The discovery of a new planet around the same size as Jupiter was announced today (24 July 2008) at an international astronomy conference at the University of St Andrews.
The discovery of the planet, named CoRoT-Exo-4b, was made by the European team behind the CoRoT space mission. Slightly larger than the sun, the new planet takes 9.2 days to orbit its host star, one of the longest orbiting periods of any transiting planet ever found.
The research team, led by the French space agency CNES, were surprised to find that the star is rotating at the same pace as the planet’s orbit, since they presumed it too low mass and too distant from its star to have had much effect on its rotation.
Dr Suzanne Aigrain, from the University of Exeter, who led the analysis of the photometric data, spoke of the finding at the St Andrews event. She said, “We don’t know if CoRoT-Exo-4b and its star have always been rotating in synch since their formation about 1 billion years ago, or if the star became synchronized later. CoRoT will no doubt find many more transiting planets, and by systematically measuring their host stars’ rotation periods we will gain valuable insight into how stars interact with their planets.”
Launched in December 2006, CoRoT is the first space mission designed to search for extra-solar planets. The satellite uses transits, the tiny dips in a star’s flux when a planet passes in front of it, to detect and measure planets. This is backed up by extensive ground-based observations. Because it is outside of the Earth’s atmosphere, which distorts the light coming from distant stars, the satellite should be able to detect planets almost as small as our Earth. Because of CoRoT’s continuous coverage over several months, the research team was able to track variations in the host star’s brightness between transits. To deduce its rotation period they monitored dark spots on its surface rotating in and out of view.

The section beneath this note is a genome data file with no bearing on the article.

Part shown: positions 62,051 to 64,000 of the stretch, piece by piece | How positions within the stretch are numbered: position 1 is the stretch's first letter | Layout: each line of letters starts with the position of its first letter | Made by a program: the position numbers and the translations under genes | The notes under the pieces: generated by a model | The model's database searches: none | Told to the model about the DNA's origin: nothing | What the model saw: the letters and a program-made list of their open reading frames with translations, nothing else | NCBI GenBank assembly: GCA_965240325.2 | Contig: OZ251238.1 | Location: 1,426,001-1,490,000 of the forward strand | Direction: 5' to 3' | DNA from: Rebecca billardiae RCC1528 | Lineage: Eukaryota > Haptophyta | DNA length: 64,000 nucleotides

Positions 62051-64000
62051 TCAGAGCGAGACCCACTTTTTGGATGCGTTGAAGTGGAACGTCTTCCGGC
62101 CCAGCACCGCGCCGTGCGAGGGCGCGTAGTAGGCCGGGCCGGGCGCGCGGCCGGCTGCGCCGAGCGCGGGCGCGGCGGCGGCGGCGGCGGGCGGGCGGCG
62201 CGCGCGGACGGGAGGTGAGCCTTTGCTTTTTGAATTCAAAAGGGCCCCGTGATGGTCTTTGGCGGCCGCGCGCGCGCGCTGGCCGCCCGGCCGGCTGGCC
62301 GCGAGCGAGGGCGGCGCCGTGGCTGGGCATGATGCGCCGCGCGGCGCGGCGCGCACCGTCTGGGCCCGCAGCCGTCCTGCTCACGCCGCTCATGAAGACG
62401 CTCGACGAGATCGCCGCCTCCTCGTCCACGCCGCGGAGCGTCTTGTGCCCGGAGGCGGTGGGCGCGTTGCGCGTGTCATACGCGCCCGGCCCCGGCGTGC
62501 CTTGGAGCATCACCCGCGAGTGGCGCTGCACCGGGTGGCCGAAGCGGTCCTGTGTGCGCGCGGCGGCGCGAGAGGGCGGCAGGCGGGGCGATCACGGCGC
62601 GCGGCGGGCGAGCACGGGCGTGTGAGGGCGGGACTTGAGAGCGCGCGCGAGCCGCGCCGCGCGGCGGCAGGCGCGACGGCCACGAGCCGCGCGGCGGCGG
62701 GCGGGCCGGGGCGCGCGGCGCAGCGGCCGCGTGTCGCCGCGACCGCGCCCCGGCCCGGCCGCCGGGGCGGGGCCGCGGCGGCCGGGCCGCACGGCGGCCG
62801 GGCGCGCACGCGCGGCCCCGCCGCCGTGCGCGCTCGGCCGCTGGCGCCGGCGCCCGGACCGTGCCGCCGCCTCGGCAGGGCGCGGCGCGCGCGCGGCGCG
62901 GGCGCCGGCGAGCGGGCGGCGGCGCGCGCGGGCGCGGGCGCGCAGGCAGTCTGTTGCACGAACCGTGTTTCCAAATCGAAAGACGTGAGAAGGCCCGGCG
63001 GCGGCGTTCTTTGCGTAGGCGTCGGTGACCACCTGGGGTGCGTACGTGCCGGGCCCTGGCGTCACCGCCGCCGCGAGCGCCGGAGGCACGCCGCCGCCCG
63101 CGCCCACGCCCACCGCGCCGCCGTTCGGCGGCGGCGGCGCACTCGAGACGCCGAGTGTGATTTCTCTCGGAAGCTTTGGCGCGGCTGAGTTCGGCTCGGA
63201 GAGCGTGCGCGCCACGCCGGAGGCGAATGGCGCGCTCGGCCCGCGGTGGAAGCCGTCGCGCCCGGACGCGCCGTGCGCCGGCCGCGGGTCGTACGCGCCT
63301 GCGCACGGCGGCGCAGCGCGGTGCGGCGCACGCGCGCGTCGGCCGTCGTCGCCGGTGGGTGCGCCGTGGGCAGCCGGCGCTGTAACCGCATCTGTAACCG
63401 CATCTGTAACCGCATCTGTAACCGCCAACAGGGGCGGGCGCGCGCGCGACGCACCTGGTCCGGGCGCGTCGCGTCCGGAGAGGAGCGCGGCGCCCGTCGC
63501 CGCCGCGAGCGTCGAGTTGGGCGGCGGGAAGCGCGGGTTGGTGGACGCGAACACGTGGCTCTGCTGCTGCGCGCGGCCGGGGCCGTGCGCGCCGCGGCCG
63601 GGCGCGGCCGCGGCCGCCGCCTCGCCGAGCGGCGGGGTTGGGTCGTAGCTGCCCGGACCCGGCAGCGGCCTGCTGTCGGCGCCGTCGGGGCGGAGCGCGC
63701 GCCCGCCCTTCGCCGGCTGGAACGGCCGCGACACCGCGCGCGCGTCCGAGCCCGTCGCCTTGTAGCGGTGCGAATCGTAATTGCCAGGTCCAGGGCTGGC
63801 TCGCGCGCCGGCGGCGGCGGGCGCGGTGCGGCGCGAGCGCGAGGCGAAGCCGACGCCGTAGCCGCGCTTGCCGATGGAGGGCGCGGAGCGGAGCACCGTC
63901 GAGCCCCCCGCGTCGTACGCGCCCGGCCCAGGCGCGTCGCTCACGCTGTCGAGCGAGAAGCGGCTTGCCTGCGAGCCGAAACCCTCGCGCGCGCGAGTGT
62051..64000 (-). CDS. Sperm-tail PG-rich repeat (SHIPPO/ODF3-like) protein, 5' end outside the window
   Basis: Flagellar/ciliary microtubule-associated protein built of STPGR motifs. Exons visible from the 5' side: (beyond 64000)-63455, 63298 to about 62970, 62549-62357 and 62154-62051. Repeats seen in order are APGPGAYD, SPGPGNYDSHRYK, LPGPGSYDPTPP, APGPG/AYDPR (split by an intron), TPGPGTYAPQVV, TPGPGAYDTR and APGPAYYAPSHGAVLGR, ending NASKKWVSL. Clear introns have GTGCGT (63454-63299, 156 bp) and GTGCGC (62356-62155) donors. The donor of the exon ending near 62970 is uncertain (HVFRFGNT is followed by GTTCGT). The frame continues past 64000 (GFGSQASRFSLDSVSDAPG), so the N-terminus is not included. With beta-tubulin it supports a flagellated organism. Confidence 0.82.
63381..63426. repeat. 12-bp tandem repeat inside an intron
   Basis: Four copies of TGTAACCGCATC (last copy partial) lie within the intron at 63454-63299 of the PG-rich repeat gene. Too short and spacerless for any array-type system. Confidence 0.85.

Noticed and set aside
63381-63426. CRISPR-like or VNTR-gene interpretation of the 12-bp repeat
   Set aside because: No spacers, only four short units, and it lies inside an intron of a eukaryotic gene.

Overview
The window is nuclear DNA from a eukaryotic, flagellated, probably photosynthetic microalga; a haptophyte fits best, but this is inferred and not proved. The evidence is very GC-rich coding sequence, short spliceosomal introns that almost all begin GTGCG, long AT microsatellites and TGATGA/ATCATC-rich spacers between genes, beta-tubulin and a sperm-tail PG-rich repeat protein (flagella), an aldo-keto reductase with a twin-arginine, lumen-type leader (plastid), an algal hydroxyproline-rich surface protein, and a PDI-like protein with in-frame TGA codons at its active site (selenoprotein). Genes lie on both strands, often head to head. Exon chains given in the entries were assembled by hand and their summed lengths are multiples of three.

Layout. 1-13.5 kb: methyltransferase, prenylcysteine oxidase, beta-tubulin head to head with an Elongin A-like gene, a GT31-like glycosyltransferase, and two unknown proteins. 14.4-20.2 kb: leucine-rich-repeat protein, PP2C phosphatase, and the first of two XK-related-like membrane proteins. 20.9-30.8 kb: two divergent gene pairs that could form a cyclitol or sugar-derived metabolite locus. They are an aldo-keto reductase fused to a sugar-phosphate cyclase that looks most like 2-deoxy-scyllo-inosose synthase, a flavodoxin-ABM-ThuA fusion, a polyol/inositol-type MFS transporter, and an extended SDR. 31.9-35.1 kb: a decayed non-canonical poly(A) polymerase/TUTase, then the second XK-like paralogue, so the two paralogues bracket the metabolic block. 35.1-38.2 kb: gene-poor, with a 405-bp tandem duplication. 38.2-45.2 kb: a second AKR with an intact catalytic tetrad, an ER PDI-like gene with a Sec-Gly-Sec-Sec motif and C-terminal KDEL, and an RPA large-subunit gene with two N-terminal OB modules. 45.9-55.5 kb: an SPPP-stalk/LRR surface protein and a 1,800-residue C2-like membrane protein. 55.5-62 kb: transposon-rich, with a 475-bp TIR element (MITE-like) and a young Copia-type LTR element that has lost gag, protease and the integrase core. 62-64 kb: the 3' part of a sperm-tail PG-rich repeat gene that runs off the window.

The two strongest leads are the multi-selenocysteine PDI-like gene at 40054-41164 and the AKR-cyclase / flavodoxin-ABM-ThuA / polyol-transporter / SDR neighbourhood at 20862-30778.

St Andrews’ astronomer Dr Martin Dominik commented, “Within less than 15 years, the count of planets orbiting stars other than the sun has risen from none to over 300. Some of these detections carried surprises that led to shake-ups of our understanding about the way planets form. As the first space-based mission searching for extra-solar planets, CoRoT has now demonstrated its capability for looking into planet-star interactions. The new findings provide reason for the scientists currently gathering in St Andrews to revise their theories – again.”
“Cool Stars, Stellar Systems, and the Sun”, held from Monday 21 July until Friday 25 July at the University of St Andrews, is being attended by around 350 international astronomers. The conference is the 15th in a long-standing series that has run since 1980, and is being held for the first time in the UK.
Notes to editors
CoRoT is primarily a mission of the French space agency CNES (Centre National d’Etudes Spatiales), with contributions from Austria, Belgium, Germany, Spain, Brazil and the European Space Agency. The ground-based follow-up of the CoRoT detection was done with the spectrographs SOPHIE on the 180cm telescope at the Observatoire de Haute Provence (France), HARPS on the 3.6m telescope at La Silla observatory (Chile) and UVES on the 8.2m Very Large Telescope at Paranal observatory (Chile), the 1m telescope at the Wise Observatory in Israel, the 1m Euler telescope at La Silla, and the 3.6m Canada-France-Hawaii telescope.
For further information contact:
– Dr Suzanne Aigrain (University of Exeter): 07786 245 237
– Dr Martin Dominik (University of St Andrews): 0777 764 2564
Exeter Press Office – Sarah Hoyle, 01392 262062 / 07989 446920, email@example.com
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Caption: Artists impression of the satellite CoRoT in orbit around the Earth. Credit CNES.
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Ref: Corot planet 240708
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